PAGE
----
Big Ethel got airborne more than a few times, twice landing hard enough to bottom out on her skid plate. I made a note to remember to dial in some suspension as she was still riding on factory soft settings – not the greatest set up for the type of riding that I was doing with her.
Big Ethel and I were becoming very, very comfortable with each other, that’s for sure.
I continued to recognize just how much I was loving that machine. Though a little thick around the middle, and, maybe not as fleet of foot as some of her brethren, Big Ethel has taken everything that I have thrown at her and always left me knowing that she can handle more.
Suzuki got it right this time. This is one hell of an amazing, all around adventure touring machine.
After an hour or so of playing around in the forest Jeff and I came out onto route 434, Conche road, which led us right into the tiny little fishing village of Conche.
Along the way, just before entering Conche we were graced with another iceberg, pristine and monumental all at the same time.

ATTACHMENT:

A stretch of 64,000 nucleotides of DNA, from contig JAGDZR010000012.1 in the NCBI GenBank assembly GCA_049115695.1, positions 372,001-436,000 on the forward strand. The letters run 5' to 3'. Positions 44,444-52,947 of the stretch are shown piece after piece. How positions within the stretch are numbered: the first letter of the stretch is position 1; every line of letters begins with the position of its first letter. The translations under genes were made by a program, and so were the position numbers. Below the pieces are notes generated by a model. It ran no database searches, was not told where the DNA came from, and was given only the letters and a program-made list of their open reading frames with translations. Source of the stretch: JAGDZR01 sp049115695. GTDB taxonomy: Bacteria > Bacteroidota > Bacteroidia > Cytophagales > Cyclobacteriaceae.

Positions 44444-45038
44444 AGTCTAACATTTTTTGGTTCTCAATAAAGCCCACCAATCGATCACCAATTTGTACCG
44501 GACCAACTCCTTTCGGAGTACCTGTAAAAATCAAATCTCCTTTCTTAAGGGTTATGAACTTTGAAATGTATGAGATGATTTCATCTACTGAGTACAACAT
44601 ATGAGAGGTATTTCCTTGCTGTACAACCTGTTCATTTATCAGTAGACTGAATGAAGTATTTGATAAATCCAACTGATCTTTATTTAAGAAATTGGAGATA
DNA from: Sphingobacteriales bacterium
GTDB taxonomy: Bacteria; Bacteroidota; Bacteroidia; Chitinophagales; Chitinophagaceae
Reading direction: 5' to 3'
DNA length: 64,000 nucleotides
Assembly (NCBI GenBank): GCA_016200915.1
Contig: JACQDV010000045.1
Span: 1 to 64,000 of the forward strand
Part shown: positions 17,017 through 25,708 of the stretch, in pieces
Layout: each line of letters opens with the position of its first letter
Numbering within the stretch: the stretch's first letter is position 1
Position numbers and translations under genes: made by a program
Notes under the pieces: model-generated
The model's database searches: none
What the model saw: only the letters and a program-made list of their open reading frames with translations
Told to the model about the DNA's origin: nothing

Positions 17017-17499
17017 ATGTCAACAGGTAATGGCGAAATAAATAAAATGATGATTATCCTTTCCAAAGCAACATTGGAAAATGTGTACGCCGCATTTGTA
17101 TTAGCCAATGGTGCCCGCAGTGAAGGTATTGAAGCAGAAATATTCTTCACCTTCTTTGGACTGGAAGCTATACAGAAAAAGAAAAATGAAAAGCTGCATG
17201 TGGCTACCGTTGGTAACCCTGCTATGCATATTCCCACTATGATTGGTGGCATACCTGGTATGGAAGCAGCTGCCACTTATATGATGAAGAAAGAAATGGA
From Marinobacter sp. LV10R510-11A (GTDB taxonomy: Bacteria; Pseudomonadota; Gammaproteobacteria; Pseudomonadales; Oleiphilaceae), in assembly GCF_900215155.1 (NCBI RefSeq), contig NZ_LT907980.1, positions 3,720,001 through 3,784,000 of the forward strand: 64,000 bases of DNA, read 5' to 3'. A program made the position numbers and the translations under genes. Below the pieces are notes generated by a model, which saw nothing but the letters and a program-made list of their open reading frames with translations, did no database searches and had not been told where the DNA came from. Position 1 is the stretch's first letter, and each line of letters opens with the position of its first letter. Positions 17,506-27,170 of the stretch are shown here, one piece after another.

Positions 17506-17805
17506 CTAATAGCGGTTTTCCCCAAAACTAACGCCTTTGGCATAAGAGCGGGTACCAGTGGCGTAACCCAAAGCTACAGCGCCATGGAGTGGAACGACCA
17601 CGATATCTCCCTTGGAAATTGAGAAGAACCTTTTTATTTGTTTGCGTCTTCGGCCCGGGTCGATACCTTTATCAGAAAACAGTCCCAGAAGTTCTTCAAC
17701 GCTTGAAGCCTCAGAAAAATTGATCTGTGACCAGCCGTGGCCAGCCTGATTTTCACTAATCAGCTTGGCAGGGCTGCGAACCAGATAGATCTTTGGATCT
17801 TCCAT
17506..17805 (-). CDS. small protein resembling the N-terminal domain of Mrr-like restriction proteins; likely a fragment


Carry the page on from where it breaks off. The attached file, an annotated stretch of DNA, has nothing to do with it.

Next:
And then we rolled into the tiny village of Conche.
For the umpteenth time during this adventure I found myself gazing, jaw dropped, in utter amazement at the beauty laid out before me.
Conche is so beautiful it is almost painful to look at. Your brain struggles to register the images that are being captured by your eyes, and your heart.
I found myself wishing that I could just stay there forever. The wind carries a song that begs you to listen, yet the subconscious knows that, like the Sirens of Homers ‘Odyssey’, listening will only leave you entranced, until one moment in January you awaken to wonder how it ever came to be that you are in this place of harsh and ugly winters.
Oh, but if only I could summer here, and winter in South America . . .
We pulled ourselves away from Conche after a brief conversation about the proper way to wheelie a bicycle with a couple of tow-headed young boys who had come over to check out our bikes.
I gave the harbour a mournful last glance, and Jeff and I then headed back toward St. Barbe and our motel room.
We arrived just shortly after Mike who had returned from his own gravel road adventures, and we shared tales over dinner.
Exhausted, we retired almost immediately after eating and got a good night’s sleep, knowing that we had to get up early in order to make the ferry boarding for our journey to Blanc Sablon – and the Trans-Lab highway.